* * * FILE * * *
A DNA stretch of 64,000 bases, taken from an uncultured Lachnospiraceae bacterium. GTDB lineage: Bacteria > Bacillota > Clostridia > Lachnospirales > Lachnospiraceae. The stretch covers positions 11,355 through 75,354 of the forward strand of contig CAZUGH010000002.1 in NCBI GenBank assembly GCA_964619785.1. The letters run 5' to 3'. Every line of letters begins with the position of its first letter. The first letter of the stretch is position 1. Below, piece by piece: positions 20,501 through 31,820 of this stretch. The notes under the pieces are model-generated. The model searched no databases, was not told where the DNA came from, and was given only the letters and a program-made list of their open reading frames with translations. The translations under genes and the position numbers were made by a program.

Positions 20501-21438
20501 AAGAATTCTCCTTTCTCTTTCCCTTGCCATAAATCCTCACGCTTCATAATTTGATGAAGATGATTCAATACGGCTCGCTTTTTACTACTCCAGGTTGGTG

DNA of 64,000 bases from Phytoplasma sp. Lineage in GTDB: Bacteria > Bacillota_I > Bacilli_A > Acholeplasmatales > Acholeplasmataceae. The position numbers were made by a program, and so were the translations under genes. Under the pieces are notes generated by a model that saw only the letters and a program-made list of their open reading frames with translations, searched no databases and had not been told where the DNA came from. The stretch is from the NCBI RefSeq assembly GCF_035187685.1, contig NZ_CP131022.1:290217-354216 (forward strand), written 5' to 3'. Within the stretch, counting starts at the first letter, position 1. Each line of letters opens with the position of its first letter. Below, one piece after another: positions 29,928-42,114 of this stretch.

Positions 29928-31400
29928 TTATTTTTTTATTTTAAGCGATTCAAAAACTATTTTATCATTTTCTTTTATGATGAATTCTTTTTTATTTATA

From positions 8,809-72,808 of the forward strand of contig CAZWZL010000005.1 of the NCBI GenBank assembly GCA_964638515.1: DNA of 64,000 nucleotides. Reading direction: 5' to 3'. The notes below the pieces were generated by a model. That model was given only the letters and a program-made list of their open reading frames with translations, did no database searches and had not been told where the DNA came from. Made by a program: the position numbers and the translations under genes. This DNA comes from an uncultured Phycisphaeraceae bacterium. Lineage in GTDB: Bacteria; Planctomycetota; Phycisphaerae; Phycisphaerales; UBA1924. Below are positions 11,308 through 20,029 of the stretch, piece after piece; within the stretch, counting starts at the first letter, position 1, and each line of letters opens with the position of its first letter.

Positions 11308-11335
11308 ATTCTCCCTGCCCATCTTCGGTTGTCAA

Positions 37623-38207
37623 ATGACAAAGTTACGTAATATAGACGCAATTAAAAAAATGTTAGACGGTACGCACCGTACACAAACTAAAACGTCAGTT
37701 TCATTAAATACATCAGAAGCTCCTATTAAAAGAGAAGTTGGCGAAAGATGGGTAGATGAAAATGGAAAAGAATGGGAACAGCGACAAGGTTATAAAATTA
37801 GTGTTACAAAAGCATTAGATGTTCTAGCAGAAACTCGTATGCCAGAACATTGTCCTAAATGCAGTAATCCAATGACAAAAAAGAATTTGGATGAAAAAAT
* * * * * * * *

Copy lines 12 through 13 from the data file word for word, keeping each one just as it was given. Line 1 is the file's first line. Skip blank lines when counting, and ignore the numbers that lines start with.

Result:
37701 TCATTAAATACATCAGAAGCTCCTATTAAAAGAGAAGTTGGCGAAAGATGGGTAGATGAAAATGGAAAAGAATGGGAACAGCGACAAGGTTATAAAATTA
37801 GTGTTACAAAAGCATTAGATGTTCTAGCAGAAACTCGTATGCCAGAACATTGTCCTAAATGCAGTAATCCAATGACAAAAAAGAATTTGGATGAAAAAAT